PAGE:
To be honest, this was in question only for mainstream Western culture and science. No one familiar with traditional uses of the cactus peyote, the psychedelic mushroom, or the visionary tropical brew ayahuasca could doubt that these substances can facilitate mystical experiences. Years later, in 1979, a group of scholars would propose calling these psychedelics “entheogens,” from generating the divine within, to more accurately and respectfully describe their traditional contexts. But science was not this ethnographically sophisticated in the early 1960s.
For the study, Pahnke and his colleagues recruited twenty religious but drug-naive students from Andover Newton Theological School to be participants. They gathered on April 20, 1962, Good Friday, in a basement chapel at Boston University. As organ music filtered down, half of the participants were given 30 mg psilocybin. The other half received a vitamin (niacin) that caused skin flushing, a ploy the researchers hoped this would fool the students about who had gotten the psychedelic. Rev. Howard Thurman, the chaplain of Boston University and a man who had mentored Martin Luther King, Jr, officiated a three-hour mass, with the sound piped into Marsh Chapel which held a few dozen people, including ten who were feeling increasingly strange.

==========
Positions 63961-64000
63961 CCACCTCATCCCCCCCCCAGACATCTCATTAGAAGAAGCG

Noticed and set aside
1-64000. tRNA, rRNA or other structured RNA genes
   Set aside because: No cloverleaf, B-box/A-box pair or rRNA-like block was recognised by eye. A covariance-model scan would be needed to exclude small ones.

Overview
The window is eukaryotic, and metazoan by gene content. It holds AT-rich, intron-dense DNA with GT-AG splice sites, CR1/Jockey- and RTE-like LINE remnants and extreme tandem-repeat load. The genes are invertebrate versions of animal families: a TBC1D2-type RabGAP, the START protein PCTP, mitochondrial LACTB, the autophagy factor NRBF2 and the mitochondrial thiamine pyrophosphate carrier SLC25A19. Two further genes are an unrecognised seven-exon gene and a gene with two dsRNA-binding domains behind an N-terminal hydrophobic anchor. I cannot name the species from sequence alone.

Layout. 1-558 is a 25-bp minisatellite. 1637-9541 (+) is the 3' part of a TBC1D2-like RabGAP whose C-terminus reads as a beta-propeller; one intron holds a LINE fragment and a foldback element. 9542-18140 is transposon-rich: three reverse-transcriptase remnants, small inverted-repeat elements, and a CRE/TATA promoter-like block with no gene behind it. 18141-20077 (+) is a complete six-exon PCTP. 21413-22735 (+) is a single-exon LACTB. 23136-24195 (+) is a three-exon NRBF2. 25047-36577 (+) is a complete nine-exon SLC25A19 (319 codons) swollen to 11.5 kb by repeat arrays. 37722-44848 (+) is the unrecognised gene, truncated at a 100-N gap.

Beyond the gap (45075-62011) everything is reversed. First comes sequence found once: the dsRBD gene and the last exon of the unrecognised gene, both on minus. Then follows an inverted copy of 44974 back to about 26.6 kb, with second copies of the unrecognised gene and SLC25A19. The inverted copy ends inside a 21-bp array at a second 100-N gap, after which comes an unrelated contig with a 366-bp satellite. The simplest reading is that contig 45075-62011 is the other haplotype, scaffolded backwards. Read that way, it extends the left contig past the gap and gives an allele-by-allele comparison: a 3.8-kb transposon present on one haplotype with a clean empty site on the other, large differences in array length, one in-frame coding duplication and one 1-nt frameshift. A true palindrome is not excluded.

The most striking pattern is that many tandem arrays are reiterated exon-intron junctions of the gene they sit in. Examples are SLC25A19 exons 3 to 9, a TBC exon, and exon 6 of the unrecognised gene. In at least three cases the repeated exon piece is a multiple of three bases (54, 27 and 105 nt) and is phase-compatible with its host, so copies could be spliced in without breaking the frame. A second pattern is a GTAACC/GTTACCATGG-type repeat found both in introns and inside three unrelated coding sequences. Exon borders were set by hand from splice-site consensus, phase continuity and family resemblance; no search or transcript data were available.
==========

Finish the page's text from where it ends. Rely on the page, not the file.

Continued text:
In his writings, Pahnke emphasized the impressive positive results: Nine of the ten who received psilocybin reported a religious experience (compared to only one in the placebo group). People who had previously studied the Divine now experienced it. Huston Smith, who went on to be a prominent religious scholar, later stated that, until the Good Friday Experiment, he had, “no direct personal encounter with Him/Her/It of the sort that bhakti yogis, Pentecostals, and born-again Christians describe.” Another participant recalled the experience as “a very vivid opening onto another aspect of reality. Here I thought I knew what I was talking about; it was like writing about China and then getting a chance to go there.”